The ability to speak of Father Guilbaud requires that one have penetrated into his heart and to have learned there all his goodness and delicacy. All noble causes were his. For him, God was a Father of Whom it could be said that he constantly felt His presence. When he spoke of Him, it was his whole soul that spoke; and, without doubt, it was the simplicity of his words – all full of rich, fruitful, solid and practical ideas – which made his meditations so well liked. His piety toward the Blessed Sacrament had induced him to become a member of the Association of Priest Adorers. For several years he translated articles on the Eucharist for the monthly publication of the Blessed Sacrament Fathers. When his deafness made teaching difficult for him and made him consider himself less useful for St. Sulpice, he even briefly gave thought (very quickly vetoed by his Superior) to becoming a Blessed Sacrament Father. He compensated in his last years by making an hour’s adoration each day.
His devotion to the Blessed Virgin was touching. With what love he spoke of her! With what zeal he busied himself in advancing her worship and her glory! He was an avid reader of the “Annals of Lourdes,” and he took delight in following the accounts of the miracles which took place there. Especially at the time of the national pilgrimage each year, his most fervent and continual prayers kept him in intimate communion with the pious faithful assembled for this gathering.
For him the Church was a mother, all of whose joys and sorrows were his own. He was particularly interested in the missions, where he had relatives and friends. It was with interest that he read of their labors and sufferings. From his meager savings he supported their endeavors. The Church of France, especially, from the start of its current crisis, was the object of his unending concern, and here again, his heart underlay his actions. Not only did he pray, but he managed from his small resources to undertake a work in which he saw a glimmer of hope for the reunion of France and the Church of France. It was that same sentiment which made him interest himself in all the details of the crisis which was bound to have an effect on St. Sulpice both in France and in America. With him it was not mere curiosity but a need of the heart. His charity overlooked nothing, refused nothing. He followed beyond the grave the souls of those whom he loved, with a special attachment for the most forgotten. From that came the inspiration of joining the work of Montligeon and of arranging its extension in America. The living lost nothing by that devotion which became in his last years quite strong. These especially who were close to him, confreres or disciples, reaped every day the example and the fruit of his devotion, humble, delicate, and so good. Not only did he harm no one, not only did he do everything in his power, but it was felt that he was making his own the joys and especially the sorrows of others. It was as if Father Guilbaud were forgetting himself in order to think only of God and of the world to come. In the last months of his life he very often expressed the fear of not being charitable enough. This concern showed itself even on his deathbed when he spoke his gracious thanks to the priest who attended him.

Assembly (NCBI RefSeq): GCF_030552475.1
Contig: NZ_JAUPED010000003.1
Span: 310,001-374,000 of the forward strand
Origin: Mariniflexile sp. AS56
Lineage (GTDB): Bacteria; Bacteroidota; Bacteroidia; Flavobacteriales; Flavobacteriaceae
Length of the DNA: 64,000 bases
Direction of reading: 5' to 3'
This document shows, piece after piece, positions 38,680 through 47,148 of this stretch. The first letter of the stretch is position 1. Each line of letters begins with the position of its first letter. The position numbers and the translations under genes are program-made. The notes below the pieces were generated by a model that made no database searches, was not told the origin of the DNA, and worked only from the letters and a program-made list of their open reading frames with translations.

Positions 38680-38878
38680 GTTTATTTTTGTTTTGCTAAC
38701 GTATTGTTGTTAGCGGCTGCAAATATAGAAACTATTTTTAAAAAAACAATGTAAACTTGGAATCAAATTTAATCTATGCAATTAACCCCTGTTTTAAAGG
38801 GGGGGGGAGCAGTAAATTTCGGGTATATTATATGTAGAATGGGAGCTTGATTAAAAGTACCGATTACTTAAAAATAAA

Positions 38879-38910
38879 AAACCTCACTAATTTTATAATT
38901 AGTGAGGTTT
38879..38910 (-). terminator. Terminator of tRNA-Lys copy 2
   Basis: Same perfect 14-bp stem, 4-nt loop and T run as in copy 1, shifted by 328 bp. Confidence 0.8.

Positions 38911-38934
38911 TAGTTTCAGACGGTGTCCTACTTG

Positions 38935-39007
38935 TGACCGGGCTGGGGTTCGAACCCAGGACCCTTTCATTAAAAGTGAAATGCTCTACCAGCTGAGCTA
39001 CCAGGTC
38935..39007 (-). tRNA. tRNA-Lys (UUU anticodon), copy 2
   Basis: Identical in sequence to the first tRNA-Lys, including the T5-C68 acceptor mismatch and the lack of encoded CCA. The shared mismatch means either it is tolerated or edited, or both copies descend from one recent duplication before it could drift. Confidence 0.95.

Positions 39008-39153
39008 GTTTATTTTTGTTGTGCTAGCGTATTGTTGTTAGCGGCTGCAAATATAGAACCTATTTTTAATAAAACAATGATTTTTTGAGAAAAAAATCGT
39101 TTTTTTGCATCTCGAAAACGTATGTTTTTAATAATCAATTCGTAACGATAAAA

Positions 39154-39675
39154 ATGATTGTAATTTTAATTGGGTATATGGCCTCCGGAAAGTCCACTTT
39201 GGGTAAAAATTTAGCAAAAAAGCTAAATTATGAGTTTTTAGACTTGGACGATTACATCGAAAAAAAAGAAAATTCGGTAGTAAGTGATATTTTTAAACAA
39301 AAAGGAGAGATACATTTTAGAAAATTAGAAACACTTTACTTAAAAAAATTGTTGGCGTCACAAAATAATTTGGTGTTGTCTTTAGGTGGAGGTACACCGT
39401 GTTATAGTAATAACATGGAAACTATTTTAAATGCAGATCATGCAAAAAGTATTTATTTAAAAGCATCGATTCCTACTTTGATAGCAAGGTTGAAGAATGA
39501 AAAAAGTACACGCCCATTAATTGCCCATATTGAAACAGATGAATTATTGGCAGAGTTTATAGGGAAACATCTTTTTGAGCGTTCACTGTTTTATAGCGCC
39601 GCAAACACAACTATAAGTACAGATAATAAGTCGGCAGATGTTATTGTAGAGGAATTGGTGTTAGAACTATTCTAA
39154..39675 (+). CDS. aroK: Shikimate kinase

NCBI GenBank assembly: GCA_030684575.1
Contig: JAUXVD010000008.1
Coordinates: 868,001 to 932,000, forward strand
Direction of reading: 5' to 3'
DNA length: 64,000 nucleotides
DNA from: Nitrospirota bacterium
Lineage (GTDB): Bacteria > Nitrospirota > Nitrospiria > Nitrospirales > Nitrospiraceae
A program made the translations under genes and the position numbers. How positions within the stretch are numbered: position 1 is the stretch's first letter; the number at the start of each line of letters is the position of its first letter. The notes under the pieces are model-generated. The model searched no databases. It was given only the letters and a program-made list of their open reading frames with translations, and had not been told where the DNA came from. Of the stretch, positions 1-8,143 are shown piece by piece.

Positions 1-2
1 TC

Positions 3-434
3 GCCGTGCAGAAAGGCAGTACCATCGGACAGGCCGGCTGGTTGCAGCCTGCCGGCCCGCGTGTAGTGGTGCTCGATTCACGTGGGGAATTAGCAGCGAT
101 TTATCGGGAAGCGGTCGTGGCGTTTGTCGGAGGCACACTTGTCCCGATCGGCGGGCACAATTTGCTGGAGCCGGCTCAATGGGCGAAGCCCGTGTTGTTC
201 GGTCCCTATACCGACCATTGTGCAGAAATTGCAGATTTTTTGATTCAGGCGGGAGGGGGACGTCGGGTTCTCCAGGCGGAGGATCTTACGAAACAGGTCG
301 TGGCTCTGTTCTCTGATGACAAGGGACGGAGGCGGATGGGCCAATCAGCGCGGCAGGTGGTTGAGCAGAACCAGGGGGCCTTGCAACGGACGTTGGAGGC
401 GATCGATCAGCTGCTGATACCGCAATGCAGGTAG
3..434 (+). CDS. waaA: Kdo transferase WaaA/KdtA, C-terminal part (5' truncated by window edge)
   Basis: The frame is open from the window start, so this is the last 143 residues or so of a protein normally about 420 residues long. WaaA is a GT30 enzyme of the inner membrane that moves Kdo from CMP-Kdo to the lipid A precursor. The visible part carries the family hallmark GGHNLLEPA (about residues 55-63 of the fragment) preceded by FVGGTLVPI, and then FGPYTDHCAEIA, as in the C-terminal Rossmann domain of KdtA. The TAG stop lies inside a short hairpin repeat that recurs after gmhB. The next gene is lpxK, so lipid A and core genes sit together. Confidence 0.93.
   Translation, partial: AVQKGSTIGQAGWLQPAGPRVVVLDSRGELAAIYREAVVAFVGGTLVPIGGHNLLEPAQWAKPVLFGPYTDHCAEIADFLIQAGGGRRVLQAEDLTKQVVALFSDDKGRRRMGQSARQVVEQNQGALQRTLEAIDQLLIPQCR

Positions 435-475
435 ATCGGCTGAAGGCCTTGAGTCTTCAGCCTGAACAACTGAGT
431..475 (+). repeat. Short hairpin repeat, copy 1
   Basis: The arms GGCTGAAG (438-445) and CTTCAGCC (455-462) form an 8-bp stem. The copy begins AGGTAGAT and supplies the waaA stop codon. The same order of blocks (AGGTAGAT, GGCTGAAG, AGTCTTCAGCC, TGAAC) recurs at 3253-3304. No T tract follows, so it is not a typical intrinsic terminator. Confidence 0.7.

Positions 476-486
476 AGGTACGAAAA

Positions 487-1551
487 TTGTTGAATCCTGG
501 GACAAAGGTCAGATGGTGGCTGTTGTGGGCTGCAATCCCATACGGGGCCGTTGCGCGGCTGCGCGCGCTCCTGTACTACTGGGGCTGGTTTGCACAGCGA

The very evening of his death, the remains of the dear deceased were brought back to the college. The funeral was held the following Thursday, October 11th. His Eminence, Cardinal Gibbons, presided. Auxiliary Bishop of Baltimore Corrigan sang the Mass. Bishop Monaghan of Wilmington, several dignitaries, and about sixty priests came to pay their respects and show their affection. Father Matthews, a Washington pastor and a very dear friend of the good Father Guilbaud, reflected those feelings of respect and affection in speaking of the virtues of the perfect Sulpician whom we had lost. He told a little anecdote of a St. Charles student who, on seeing Father Guilbaud leaving for a voyage to France, said: “It is the college’s saint who is leaving.”
I recommend this dear confrere to your prayers, and I renew to you the expression of my very devoted sentiments in Our Lord.
Superior of St. Sulpice